Starbucks Corporation purchases and roasts whole bean coffees and sells them, along with fresh, rich-brewed coffee and beverages, complementary food items, coffee-related accessories, coffee-related equipment,  premium teas and a line of compact discs, primarily through company-operated retail stores.

Starbucks writes on its Web site that its philosopy is to put people before products.  Their relationships with farmers, the company writes, yield the highest quality coffees.  The connections they make in communities create a loyal following.  And their generosity and support to their baristas (coffee servers) "pays off everyday."

Indeed, the company cared for its employees well, having in place a generous benefits packages, including health insurance and stock options, available to even entry-level employees.  The company also encouraged promoting people from its own ranks.

All these ensured, in part, that satisfaction rate among employees stayed high, while turnover rates stay low.

This paper would focus on learning from what Starbucks has done and applying these concepts to a hotel setting.

Starbucks Service

For Starbucks, their frontliners are key to their brand image.  Every Starbucks employee hired would have to learn operating the cash register and mixing the drinks skills required of baristas (coffee-servers or frontliners).  On top of these "hard skills", each of them would have to learn how to effectively interact and connect with customers.

Starbucks also implemented a "Just Say Yes" Policy, which empowered its employees to bend company rules just so they could deliver the best service possible.  Basically, the policy says that the customer should always be accommodated with his request, even if it goes against company rules.


Over time, a barista's job became more complex.  Starbucks soon offered more products in its line, and more and more stores were getting more than their share of customers.  What's more, the company had to contend with balancing customization by its customers with pre-set standards of quality.

The company, instead, worked to increase efficiency by removing all unneccessary tasks, simplifying its beverage production process, and changing facility design to get rid of bottlenecks.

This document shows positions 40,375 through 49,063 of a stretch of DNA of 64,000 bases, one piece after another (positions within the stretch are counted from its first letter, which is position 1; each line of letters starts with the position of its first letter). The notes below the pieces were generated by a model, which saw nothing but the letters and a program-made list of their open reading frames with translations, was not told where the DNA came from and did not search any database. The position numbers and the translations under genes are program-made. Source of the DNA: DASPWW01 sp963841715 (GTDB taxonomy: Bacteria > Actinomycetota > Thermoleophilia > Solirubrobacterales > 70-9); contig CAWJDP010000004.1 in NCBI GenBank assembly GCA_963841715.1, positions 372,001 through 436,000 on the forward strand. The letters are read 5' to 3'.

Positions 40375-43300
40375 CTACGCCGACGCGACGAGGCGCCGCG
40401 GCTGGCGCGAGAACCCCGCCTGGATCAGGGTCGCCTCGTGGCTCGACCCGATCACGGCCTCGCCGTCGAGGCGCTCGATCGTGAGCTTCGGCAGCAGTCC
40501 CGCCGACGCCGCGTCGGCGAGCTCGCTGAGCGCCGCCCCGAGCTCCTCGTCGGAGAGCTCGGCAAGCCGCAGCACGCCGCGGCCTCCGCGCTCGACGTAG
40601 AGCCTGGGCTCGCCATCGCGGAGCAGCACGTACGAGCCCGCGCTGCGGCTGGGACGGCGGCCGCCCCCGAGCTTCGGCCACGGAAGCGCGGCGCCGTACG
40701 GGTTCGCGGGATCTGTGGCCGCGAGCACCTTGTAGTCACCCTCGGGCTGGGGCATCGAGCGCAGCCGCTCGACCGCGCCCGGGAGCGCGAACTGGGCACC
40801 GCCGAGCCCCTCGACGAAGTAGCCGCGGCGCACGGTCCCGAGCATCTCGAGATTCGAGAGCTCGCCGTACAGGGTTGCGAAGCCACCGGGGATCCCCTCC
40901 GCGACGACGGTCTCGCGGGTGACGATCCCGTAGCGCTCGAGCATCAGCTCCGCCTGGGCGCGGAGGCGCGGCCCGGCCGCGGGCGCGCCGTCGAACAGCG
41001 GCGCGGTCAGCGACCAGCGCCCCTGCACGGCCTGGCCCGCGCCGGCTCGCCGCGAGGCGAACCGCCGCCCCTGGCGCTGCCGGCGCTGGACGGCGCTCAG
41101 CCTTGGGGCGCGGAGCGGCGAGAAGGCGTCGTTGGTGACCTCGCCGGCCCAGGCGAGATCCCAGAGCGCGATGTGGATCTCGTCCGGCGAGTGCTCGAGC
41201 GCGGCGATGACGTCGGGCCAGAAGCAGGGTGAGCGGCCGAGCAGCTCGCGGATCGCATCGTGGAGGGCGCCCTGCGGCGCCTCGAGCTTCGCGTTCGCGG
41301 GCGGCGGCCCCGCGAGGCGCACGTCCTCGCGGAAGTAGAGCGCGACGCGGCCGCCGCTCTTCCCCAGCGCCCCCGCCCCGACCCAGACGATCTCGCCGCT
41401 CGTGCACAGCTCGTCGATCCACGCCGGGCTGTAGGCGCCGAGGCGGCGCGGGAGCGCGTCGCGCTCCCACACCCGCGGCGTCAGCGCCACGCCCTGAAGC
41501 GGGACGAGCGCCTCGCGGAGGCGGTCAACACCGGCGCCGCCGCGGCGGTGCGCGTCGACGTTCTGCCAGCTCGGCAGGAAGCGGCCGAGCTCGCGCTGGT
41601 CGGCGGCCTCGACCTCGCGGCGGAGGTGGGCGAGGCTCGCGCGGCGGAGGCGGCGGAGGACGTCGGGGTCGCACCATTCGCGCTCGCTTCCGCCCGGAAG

The company also introduced automated expresso machines in its North American stores to the delight of customers and its baristas.

However, Starbucks' bigger challenge was its unanticipated change in its customer profiles and customer satisfaction.  Over time, Starbucks aficionados expanded to include the younger, less well-educated, and less affluent.  Their established affluent customer set also expanded to include Hispanics and other groups not previously identified.

Starbucks also discovered that customer satisfaction rates were below expectations.  Satisfaction scores were considered critical to the company because it was a pre-requisite of customer loyalty.  In a poll, the company found out that speed of service was mentioned most.

In effect, Starbucks admitted that it was losing sight of the customer, and may have been lax in its customer service protocols.  It was getting increasingly difficult to focus on customer service and effective interactions while people lined up through the door with their coffee.  The company didn't want to hire more people to ease the situation, with the economy's downturn.  Additionally, most stores were located in urban areas where wages were higher.

Hotel operations

In a hotel setting, it's very easy to apply Starbucks' customer service principles.  A lot of hotel guests are turned off by poor customer service, discouraging them from coming back to the hotel or recommending it to their friends.

A hotel is a service-related business.  You're there to serve, hence, customer service is not an option, or a value-added component.  It is THE business.  Starbucks' philosophy of putting people above  everything would be a sound mantra for anyone managing a hotel: bend your back over to please the guest.  If one's guest has a complaint, handle it seriously and professionally.  Starbucks have trained their staff to be competent to handle their customers' orders, but the company also trained them to be socially-adept with their customers.  Hotel staff should not only know room rates, hotel policies, but they should also be concerned with their guests and their comfort.

Starbucks have reiterated that the key to giving the best customer service is to talk to your customers. The conversation should include and go beyond the routine greetings, to what the guest would really want.  Train hotel staff to listen and interact effectively.